Mistakes I Made When Hiring A Marketing Specialist

Hiring an expert can sometimes be tricky with communication and trust key to success. Here, one of our writers gives some valuable insight from when she tried to hire a marketing specialist.

My first experience of hiring someone to help me with my business turned out semi-disastrous. I want to share all the things that went wrong when I simply wanted to run ads on Instagram. 

This is in no way an accusation but a mere reflection on the things to keep in mind in the future. 


Why I Needed A Marketing Specialist In The First Place

Since I work as an education consultant, a part of my job focuses on pro-bono work with youth striving to apply to international universities. 

Earlier this year, I started a project that aims to share information about educational opportunities with the younger generation.

The project consists of two parts: a series of educational webinars which I held in May and a number of expert pieces providing actionable advice on the application process. 

There were five webinars in total, each focusing on opportunities for either undergraduates, graduates, young specialists, musicians, or volunteers. 

In order to attract more youth who could benefit from the project, I considered promoting the project on social media. And that’s how I came to a conclusion that the project would benefit from the help of a marketing specialist. Let’s call him ‘Bob’. 


Time Management Isn’t My Strong Suit

Having set extremely unrealistic expectations for myself, my first mistake had to do with timing. When I planned the project in April, I needed to focus on three main points:

  • Creating content for webinars and articles
  • Providing marketing materials, i.e. photos and text for ads
  • Outlining the goals for the marketing campaign.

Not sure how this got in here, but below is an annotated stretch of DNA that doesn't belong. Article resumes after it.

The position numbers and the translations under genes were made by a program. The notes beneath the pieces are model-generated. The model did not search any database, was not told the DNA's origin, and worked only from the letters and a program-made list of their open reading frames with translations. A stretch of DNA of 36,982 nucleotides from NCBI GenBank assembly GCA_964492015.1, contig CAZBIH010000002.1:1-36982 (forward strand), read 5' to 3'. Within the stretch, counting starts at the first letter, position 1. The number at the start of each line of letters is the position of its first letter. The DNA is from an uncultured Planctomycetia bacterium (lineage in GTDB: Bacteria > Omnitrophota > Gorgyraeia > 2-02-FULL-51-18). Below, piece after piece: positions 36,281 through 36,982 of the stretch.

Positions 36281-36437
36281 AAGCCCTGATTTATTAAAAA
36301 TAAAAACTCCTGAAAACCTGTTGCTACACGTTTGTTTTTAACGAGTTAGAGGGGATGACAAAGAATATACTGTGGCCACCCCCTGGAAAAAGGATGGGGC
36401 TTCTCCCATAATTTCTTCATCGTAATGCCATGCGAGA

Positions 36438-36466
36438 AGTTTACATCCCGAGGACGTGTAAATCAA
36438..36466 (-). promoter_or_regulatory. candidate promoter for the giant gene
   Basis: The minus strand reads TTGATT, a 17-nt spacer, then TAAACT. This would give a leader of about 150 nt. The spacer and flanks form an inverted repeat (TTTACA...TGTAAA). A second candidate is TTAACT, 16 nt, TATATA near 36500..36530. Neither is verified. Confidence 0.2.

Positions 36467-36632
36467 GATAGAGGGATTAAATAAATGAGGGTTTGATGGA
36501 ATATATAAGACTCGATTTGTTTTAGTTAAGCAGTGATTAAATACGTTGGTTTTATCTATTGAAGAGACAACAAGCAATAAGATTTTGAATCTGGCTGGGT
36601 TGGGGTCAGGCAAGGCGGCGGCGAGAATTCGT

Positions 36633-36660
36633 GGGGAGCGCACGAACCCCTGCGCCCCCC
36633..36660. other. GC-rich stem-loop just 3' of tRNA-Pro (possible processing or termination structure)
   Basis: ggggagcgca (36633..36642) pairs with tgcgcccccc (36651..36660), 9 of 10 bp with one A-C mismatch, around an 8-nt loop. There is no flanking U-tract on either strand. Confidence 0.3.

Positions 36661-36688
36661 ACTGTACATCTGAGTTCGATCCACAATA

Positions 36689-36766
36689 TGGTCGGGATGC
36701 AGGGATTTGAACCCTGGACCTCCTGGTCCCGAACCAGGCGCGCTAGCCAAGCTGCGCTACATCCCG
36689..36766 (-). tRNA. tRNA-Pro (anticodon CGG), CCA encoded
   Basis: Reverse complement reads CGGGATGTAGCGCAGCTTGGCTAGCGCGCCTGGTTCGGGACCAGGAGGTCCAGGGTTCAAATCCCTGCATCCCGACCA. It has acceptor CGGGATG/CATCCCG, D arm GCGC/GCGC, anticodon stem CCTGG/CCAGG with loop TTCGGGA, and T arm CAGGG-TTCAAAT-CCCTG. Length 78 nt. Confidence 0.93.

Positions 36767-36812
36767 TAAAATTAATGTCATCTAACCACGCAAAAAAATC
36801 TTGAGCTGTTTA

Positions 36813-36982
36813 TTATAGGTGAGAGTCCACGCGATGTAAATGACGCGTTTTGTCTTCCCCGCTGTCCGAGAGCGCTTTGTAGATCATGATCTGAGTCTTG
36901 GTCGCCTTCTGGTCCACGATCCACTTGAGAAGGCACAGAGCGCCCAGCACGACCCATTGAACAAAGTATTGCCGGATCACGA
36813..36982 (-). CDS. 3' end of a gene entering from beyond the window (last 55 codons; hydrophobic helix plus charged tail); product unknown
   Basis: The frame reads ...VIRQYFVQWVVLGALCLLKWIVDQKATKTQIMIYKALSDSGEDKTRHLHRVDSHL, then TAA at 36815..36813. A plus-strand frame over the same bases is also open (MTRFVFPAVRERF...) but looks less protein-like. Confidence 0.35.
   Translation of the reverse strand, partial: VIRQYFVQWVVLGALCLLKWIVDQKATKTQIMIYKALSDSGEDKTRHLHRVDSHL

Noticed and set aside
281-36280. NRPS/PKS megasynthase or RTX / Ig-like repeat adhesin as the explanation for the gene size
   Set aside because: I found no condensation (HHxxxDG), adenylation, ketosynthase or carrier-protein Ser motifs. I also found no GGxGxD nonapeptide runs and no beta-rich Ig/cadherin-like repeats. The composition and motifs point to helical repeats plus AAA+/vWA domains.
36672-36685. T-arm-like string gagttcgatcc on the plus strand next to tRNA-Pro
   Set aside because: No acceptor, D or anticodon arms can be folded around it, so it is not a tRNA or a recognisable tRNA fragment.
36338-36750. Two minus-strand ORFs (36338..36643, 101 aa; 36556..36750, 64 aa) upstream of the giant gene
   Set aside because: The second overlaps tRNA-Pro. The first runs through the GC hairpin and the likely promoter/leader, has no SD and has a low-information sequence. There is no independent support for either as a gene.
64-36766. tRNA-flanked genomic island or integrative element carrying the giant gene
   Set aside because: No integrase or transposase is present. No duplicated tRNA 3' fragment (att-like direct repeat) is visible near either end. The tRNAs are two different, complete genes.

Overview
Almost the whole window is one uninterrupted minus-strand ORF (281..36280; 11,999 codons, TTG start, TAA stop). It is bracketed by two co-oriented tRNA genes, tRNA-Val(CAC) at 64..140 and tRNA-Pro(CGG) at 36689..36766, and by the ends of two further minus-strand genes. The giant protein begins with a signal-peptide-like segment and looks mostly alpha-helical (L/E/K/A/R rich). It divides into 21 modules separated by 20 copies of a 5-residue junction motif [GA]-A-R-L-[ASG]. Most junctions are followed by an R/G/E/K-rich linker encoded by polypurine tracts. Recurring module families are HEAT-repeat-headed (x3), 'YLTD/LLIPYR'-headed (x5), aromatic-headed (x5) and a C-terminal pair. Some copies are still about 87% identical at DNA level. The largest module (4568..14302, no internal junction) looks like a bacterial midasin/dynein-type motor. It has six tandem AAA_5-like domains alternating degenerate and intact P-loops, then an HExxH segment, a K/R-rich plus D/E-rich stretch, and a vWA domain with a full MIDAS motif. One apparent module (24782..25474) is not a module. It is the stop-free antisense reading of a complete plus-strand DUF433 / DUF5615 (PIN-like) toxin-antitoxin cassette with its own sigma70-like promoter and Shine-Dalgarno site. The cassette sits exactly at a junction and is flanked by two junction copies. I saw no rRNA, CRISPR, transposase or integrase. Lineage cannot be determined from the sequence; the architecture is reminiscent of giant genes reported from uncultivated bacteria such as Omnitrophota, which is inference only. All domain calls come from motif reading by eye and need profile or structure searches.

The Best-Case Scenario Rarely Works For Me

When setting deadlines for when I needed to prepare the materials, I used super optimistic estimates of how long it will take me to prepare and edit all the information and PowerPoint presentations. 

Here’s what I assumed: 

  • There will be no interruptions while I’m working. 
  • Information will be easily sourced and found online. 
  • I will stay productive throughout the time slots I allocate for content creation. 

In retrospect, I understand that it was silly to assume all that. I would get tired after 30-60 minutes of intense work, the distractions were everywhere from snacks to social media, and some scholarships were nowhere to be found. 

Although now I’m getting better at setting expectations both for myself and others, a few months ago it was still a hot topic for me. So was it for Bob. 


What To Do When The Service Provider Misses Deadlines?

When it comes to deadlines, I have a love-hate relationship with them. And although I do my best at keeping in touch if something takes longer than expected, sometimes I forget to do so because of perfectionism, being afraid or overwhelmed.

I understand that other people may struggle with setting time-bound goals, too. That was the case for the marketing guy as well. 

He really put my diplomacy to the test because he delayed sending a report three times a week every time and managed to squeeze in a week-long vacation there without any prior notice. 

That was another hard lesson that helped me refine my boundaries and communication skills. Here’s what I thought our work with Bob would look like.